C.9. "Handle with Care": the Ethical Implication of Labels and Diagnoses for FASD-Affected Individuals, Their Caregivers and Our Culture - Donnie Kanter Winokur

This presentation raises an ethical awareness that explores the impact of whether or not to “label” or diagnosis of FASD. The label “Handle with Care” may expand the understanding and acceptance of our population.  The argument to “label or not label” individuals living with FASD will be analyzed from several perspectives addressing the many providers who come in contact with persons who experience FASD.

Evidence-based interventions and global literature proposes that early diagnosis offers improved outcomes for individuals living with FASD. Yet parents and caregivers struggle to identify their loved ones with a diagnosis. Studies show that parents of children and adults with disabilities appear to be less psychologically distressed when they know the etiology of a disorder rather than continue to worry and speculate. Finally, a conversation will be facilitated to discern if self-advocates and caregivers may use the diagnosis to educate others about this hidden disability.

C.10. The Alberta Pilot of the Treatment Improvement Protocol (TIP) for Fetal Alcohol Spectrum Disorders: Perspectives from Service Providers - Dorothy Badry and Carmen Rasmussen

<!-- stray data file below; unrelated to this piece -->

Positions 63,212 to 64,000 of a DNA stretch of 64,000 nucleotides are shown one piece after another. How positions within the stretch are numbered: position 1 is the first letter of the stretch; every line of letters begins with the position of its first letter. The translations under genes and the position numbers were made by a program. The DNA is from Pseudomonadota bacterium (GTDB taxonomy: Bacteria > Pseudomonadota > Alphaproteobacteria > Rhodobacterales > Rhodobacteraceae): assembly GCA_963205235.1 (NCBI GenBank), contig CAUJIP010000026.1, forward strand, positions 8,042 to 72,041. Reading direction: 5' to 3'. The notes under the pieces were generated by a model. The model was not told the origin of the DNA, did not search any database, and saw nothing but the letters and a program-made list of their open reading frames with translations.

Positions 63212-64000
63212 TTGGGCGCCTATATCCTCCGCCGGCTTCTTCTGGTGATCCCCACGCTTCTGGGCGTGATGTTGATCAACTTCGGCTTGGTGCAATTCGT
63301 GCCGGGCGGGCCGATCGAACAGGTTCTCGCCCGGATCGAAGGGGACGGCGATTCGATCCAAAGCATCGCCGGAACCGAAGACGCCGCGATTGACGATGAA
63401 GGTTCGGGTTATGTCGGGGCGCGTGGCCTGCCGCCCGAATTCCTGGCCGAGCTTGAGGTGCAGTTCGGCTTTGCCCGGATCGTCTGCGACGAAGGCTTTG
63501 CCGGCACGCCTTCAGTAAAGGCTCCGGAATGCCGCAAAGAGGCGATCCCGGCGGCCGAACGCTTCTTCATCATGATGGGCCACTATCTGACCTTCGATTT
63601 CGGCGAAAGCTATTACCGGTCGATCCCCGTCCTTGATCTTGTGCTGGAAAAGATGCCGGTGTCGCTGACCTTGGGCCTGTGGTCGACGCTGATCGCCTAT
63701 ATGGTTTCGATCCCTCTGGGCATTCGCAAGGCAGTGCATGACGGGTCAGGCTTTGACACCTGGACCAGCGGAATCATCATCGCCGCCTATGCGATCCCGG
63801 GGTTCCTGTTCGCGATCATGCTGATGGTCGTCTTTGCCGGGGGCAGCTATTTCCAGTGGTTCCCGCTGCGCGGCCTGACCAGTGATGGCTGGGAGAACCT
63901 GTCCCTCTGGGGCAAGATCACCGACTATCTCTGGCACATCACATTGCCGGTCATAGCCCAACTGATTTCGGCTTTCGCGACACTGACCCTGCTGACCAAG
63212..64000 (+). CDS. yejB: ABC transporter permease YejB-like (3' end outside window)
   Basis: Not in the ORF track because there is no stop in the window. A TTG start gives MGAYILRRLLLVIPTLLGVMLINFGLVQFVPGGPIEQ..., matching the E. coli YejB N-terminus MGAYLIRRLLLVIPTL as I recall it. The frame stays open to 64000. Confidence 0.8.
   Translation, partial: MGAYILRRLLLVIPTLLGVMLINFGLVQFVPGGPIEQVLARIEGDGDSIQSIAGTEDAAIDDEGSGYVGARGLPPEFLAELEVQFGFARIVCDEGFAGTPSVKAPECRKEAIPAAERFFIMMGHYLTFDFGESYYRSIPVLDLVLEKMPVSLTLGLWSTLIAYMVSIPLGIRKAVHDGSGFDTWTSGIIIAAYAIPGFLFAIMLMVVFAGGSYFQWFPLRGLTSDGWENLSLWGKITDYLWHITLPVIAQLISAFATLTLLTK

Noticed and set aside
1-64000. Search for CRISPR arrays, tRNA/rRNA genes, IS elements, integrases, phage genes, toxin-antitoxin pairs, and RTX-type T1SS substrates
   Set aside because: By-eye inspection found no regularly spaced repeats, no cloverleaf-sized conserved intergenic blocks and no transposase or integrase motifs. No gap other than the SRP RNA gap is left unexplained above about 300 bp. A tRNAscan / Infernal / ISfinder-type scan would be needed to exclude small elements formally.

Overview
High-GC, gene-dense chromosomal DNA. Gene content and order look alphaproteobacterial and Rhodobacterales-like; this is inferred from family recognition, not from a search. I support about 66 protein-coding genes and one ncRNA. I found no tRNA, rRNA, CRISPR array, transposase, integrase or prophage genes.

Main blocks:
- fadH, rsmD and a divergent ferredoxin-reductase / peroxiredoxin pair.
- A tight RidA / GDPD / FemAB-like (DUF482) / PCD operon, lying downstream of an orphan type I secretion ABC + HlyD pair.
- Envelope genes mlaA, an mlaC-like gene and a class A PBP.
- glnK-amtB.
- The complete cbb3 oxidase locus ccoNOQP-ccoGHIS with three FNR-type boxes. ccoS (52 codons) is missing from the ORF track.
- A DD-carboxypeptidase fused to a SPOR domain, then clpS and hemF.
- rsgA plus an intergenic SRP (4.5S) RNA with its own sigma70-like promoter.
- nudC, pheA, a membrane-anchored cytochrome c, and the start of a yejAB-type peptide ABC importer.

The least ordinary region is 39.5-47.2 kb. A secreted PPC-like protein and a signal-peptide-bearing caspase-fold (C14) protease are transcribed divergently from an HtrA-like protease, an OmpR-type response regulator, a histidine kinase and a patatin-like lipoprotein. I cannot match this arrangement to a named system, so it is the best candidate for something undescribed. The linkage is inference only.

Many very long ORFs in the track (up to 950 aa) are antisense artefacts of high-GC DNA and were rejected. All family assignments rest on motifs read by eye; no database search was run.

Individuals with FASD are at risk for substance abuse and mental health issues, and are likely over-represented in service agencies involved in substance abuse and mental health. A Treatment Improvement Protocol (TIP) for FASD was piloted in Alberta with support of the Alberta Government FASD Cross-Ministry Committee and collaboration with the Canada FASD Research Network.

The TIP is designed to help service providers to screen for women at risk of giving birth to a child with FASD and individuals who may have FASD themselves. The ultimate goal is to facilitate access and referral to services and supports. The TIP was piloted at four agencies in Alberta who work directly with adolescents and adults accessing mental health or substance abuse services. Presenters will review the process of implementing the TIP project in Alberta and focus on the perceptions of service providers who used the TIP.

Created: 2013-07-22
Modified: 2014-08-07